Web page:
Why am I still so lonely when I have so many friends?


We can no longer fool ourselves into thinking that having more friends in our social media channels means that we are happier and more connected in real life.

How many friends and followers do you have on social media? Do you still get lonely?

Our social media feeds simply cannot take the edge off our loneliness or fill us with the life-giving friendship we need. But, like an empty refrigerator, we continue to return to our social media feeds hoping we will find a few morsels to satisfy our hunger. “Maybe if I just check one more time, what I need will be there,” we reason, only to be disappointed yet again.

Researchers warn of two dangerous pitfalls of social media usage. One is self-comparison. We all know the inherent danger of observing the sunshine-and-rainbow lives that people portray online and comparing them to our all-too-ordinary lives. Self-comparison is a dangerous vortex that worsens our loneliness and isolation. The second pitfall is called social snacking:

[Social snacking] involves activities such as browsing through other people’s profiles or reading other people’s comments without making any of your own. Social snacking may feel like social engagement, and while you’re doing it you might temporarily forget your own feelings of loneliness. But just as junk food makes you feel both bloated and empty afterward, social snacking only leaves you with much time wasted and more loneliness than before. (David Luden, Psychology Today)

How do we break the tendencies we have to self-comparison and social snacking? More than that, as believers, how do we balance our social media following and our real-life relationships in a way that honors God and satisfies our loneliness? There are three important shifts we must make in our lives.



God made you for real-time, in-the-flesh friendships. God is a relational being at his core—Father, Son, and Spirit, co-equal, co-eternal, and in complete harmony—and He made you in His image. As an image-bearer, you will always be incomplete without, first, a living and active relationship with Him and, a close second, vital and edifying relationships with other image-bearers.

If relationships weren’t central to life, could Jesus have given us this summary of God’s Word and will? “Love the Lord your God with all your heart and with all your soul and with all your mind and with all your strength. … Love your neighbor as yourself. There is no commandment greater than these” (Mark 12:29-31, NIV). No! God made you for relationships with Him and with His people.

Social media—bytes and bits transferred through the ether—can never be a substitute for the warm embrace, cheerful encouragement, heartfelt prayer, happy smile, pat on the back, or belly laughter of a friend across a table, on the other end of a sofa, or in the passenger seat.



Once you know why and how God formed you, you should consider carefully how you’re using social media and what you’re expecting to get out of it.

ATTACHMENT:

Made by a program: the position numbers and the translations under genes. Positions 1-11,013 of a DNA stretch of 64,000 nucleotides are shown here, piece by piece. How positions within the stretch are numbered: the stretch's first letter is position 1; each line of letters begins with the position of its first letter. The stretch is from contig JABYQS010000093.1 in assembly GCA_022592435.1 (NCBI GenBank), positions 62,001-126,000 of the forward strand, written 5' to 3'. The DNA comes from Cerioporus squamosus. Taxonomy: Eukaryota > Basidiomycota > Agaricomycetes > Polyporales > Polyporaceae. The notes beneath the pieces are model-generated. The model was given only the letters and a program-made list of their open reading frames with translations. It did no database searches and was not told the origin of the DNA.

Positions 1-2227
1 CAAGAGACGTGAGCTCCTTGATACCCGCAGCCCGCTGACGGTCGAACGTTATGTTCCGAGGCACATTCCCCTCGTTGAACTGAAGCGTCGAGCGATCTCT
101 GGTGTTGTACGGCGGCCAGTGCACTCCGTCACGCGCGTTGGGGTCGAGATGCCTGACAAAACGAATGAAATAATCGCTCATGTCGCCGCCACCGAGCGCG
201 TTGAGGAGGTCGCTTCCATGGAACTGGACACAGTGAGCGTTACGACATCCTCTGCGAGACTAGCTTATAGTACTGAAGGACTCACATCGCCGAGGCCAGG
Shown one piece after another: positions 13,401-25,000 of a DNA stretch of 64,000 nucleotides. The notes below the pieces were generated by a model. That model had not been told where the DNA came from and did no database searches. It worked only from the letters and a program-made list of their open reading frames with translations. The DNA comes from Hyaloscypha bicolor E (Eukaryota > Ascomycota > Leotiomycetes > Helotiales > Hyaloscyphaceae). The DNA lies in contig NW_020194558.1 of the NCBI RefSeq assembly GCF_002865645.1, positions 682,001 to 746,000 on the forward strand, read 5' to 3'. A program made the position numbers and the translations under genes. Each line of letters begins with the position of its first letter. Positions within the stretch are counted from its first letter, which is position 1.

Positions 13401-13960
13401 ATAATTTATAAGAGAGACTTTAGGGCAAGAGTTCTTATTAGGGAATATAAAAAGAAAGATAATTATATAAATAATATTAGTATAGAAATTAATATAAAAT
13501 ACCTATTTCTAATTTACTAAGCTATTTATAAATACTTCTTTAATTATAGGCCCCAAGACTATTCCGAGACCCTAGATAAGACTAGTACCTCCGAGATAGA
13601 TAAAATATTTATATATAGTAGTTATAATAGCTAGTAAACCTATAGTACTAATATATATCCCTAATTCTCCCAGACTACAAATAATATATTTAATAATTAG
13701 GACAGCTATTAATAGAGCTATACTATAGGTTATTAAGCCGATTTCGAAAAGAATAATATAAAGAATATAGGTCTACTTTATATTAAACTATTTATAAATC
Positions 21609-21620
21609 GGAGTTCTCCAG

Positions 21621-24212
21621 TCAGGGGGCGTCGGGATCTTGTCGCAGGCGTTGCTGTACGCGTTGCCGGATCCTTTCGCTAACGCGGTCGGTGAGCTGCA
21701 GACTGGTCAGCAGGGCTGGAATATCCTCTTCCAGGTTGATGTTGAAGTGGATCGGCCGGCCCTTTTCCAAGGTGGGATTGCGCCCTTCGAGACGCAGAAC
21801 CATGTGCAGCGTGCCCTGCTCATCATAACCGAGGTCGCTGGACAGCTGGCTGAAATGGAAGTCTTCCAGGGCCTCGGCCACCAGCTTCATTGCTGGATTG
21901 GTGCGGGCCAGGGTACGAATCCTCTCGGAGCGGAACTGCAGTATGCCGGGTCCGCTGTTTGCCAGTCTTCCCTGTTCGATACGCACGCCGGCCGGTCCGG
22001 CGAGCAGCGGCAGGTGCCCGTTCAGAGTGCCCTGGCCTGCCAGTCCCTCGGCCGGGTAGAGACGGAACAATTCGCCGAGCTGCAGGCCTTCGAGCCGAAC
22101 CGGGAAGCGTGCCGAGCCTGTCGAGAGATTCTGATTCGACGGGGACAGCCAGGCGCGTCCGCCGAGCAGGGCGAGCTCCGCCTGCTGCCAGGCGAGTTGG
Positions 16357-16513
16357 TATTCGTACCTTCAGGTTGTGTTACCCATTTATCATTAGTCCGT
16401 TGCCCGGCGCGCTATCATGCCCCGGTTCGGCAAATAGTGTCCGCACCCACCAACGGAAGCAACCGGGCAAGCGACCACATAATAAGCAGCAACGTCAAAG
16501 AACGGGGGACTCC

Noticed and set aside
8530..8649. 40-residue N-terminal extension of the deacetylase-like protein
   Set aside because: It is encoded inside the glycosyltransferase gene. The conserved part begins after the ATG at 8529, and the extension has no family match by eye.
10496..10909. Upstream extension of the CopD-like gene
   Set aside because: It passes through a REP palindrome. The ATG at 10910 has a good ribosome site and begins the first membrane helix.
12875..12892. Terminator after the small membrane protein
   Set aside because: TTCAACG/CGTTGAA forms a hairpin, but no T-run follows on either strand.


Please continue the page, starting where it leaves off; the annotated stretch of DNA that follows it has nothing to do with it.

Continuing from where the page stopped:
Social media is a means, not the end. Used correctly, social media is a wonderful tool for cultivating real relationships. But, it will never satisfy you as long as more friends, followers, and likes is your goal or if your online presence is the source of your self-esteem. Use social media to facilitate real, positive, productive, enjoyable, edifying relationships.

Think of it this way, if your social media channels are succeeding in getting you into the same room as others, you’re using them correctly. But, if they’re keeping you at a distance from others, you should rethink how you’re using them.



A wise person once said, “Wherever you are, be there.” That’s good advice for our connected age.

Have you ever been at a restaurant with friends and family and spotted an entire table full of people who are completely engrossed in their own phones? (Have you ever been guilty?) Have you ever stopped to think how sad it is to squander quality time with people you love—people who are at an arm’s length—so you can monitor the miscellania posted online by relative strangers?

Because you understand that God made you for intimate, in-person relationships and that social media is a means to the end of getting people together, you should feel free to turn off your screen, look your friends in the eyes, and relate! Share dinner. Play a board game. Talk deeply. Dream and pray together. You’ll be amazed how much joy and meaning you will experience as long as you are physically, mentally, emotionally, and spiritually present.



Ironically, because of how we use them and what we expect from them, our social media feeds only feed loneliness and isolation. So, don’t be a social snacker. Get in the same room with people you know or that you want to get to know better. Share hugs, handshakes, and high fives all around. Pull up a chair. Smile and make eye contact. Then belly-up to the table and enjoy the feast. God designed you to have deep, sustaining relationships with real people, in real time.